Grammar issues remain a problem in Zenonia 2. While far fewer than in the original, we often found the dialogue written in broken English. There are also moments where the game breaks the fourth wall, although it’s not too distracting and generally adds to the comedic qualities of the game.

One of our favorite aspects is how armor and weapons change the character sprite’s appearance. This is purely cosmetic, but it makes it so it always feels fresh to use your character.

Most RPGs lack replay value, but Zenonia 2 nails it. At first you must play through the normal difficulty, but completing the game unlocks Hard and Hell modes. These include more loot and a secret bonus boss, plus give players an incentive to try new classes.

We can see ourselves coming back to Zenonia 2 for some time. It likely won’t get people who disliked the original to become fans, but otherwise this is a must-have title on your iPhone.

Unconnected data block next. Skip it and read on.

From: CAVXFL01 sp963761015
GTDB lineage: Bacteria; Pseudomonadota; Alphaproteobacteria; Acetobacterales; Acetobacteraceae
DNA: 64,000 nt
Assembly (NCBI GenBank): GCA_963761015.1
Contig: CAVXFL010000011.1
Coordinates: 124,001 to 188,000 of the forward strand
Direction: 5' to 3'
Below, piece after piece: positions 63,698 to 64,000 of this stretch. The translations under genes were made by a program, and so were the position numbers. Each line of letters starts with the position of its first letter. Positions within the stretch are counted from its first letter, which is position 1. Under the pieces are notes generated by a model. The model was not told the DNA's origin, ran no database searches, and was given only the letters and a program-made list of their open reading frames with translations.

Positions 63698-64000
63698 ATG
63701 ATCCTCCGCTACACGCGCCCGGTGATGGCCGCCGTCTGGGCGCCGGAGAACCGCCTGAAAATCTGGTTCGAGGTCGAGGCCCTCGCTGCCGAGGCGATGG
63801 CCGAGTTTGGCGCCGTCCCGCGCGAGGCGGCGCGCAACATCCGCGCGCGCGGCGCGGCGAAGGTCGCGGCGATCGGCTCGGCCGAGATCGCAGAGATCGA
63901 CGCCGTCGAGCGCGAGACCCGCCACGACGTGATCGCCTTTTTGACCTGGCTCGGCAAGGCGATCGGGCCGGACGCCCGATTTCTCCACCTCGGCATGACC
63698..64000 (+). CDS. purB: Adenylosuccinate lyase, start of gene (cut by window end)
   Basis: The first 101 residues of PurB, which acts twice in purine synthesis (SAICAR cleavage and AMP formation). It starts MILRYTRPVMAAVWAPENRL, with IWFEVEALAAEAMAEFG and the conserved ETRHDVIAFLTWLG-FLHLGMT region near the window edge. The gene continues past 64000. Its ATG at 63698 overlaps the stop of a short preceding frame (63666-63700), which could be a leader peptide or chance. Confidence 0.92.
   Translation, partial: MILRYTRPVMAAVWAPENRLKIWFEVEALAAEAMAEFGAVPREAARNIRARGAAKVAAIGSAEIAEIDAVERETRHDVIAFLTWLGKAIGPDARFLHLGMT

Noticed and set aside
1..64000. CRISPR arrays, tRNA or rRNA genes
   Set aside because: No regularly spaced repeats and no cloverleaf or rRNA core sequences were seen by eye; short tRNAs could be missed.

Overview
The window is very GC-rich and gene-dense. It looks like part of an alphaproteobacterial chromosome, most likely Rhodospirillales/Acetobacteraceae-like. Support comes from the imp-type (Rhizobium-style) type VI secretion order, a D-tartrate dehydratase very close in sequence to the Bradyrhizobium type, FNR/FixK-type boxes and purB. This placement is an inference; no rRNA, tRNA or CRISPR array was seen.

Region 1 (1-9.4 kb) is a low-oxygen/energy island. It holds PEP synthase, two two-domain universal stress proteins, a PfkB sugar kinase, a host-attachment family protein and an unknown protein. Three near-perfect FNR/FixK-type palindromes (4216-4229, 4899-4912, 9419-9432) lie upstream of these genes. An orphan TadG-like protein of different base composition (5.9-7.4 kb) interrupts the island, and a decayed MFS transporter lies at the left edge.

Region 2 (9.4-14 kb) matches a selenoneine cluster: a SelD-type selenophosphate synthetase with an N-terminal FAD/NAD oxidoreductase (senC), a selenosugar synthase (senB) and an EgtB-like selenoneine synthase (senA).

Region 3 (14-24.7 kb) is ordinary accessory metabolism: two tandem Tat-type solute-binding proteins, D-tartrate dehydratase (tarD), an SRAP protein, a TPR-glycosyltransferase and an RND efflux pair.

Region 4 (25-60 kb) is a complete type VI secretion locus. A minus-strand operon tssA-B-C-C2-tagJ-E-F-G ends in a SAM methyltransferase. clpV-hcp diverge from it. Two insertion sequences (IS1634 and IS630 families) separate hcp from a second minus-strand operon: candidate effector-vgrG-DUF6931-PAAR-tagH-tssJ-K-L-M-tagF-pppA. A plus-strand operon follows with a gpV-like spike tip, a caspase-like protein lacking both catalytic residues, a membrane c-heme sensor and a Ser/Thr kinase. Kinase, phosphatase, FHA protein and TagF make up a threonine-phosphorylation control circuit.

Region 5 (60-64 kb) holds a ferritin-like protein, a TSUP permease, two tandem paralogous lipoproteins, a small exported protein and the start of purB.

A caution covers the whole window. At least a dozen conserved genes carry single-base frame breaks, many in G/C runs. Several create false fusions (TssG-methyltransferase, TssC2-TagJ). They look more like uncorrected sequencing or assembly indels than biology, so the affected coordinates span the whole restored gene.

Previews

Zenonia 2: The Lost Memories Hands-On Preview

Cellphone gamers in Korea have been playing it for months, beta testers are currently putting it through its paces on iPhone, and today we finally got our chance to try Zenonia 2 at GDC. We’re impressed that Zenonia 2 manages to improve on the original in nearly every meaningful way.

As we’ve reported before, Zenonia 2 has four times the number of playable characters as the original. Four different characters, each with their own attack style and storyline, will go on separate adventures and come together at key points in the story. We took turns playing as a blonde gunslinger named Ecne who carries a shotgun on her back and fights with two pistols, and a rhino-horned martial artist named Daza who pummels anything nearby with his fists.

The game starts with the evil creature from the first game, Ladon, imprisoned and chained. He struggles to break free and once again bring chaos to the land. Meanwhile, the four main characters find themselves imprisoned in a dungeon, and though they come from very different backgrounds, they attempt to escape together. The first mission of the game involves beating up guards and finding your way out of the dungeon.